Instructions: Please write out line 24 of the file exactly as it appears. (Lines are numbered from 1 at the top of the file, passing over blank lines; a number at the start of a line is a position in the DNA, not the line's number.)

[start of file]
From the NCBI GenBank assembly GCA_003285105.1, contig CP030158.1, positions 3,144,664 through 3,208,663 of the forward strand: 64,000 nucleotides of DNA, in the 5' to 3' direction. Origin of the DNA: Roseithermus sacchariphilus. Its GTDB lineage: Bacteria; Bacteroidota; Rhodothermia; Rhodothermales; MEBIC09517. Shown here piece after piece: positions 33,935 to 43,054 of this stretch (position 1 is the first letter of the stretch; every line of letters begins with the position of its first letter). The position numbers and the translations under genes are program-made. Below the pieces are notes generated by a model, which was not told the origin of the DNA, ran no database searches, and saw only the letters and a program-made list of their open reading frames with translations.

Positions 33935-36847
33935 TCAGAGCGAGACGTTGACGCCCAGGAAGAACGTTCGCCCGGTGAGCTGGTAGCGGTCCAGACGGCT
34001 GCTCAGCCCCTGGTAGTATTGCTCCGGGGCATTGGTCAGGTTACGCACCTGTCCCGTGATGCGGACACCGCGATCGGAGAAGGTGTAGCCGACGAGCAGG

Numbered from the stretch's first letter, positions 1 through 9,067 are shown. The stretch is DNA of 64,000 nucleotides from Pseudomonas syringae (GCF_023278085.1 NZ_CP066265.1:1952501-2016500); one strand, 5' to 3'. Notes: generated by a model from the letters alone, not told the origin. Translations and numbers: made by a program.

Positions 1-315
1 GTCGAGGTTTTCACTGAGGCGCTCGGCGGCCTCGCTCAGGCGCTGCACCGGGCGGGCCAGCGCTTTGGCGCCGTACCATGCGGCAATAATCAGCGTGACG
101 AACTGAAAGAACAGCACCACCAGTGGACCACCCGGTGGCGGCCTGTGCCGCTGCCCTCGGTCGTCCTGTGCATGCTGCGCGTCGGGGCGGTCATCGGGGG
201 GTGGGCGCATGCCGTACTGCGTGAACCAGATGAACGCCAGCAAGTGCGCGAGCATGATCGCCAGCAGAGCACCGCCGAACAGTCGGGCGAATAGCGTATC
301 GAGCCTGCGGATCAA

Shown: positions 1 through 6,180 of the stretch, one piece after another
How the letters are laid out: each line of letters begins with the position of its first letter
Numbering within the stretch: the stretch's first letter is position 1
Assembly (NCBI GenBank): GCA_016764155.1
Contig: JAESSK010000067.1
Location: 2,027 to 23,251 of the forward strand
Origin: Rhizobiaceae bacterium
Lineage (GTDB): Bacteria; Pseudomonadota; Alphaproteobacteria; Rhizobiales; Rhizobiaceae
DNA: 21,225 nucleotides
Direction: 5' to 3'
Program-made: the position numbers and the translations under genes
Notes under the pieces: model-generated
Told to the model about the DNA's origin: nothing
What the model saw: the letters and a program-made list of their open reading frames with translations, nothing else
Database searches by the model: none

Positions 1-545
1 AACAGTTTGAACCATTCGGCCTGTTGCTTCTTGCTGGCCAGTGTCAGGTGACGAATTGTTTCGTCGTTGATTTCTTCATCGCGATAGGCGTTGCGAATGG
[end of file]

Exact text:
What the model saw: the letters and a program-made list of their open reading frames with translations, nothing else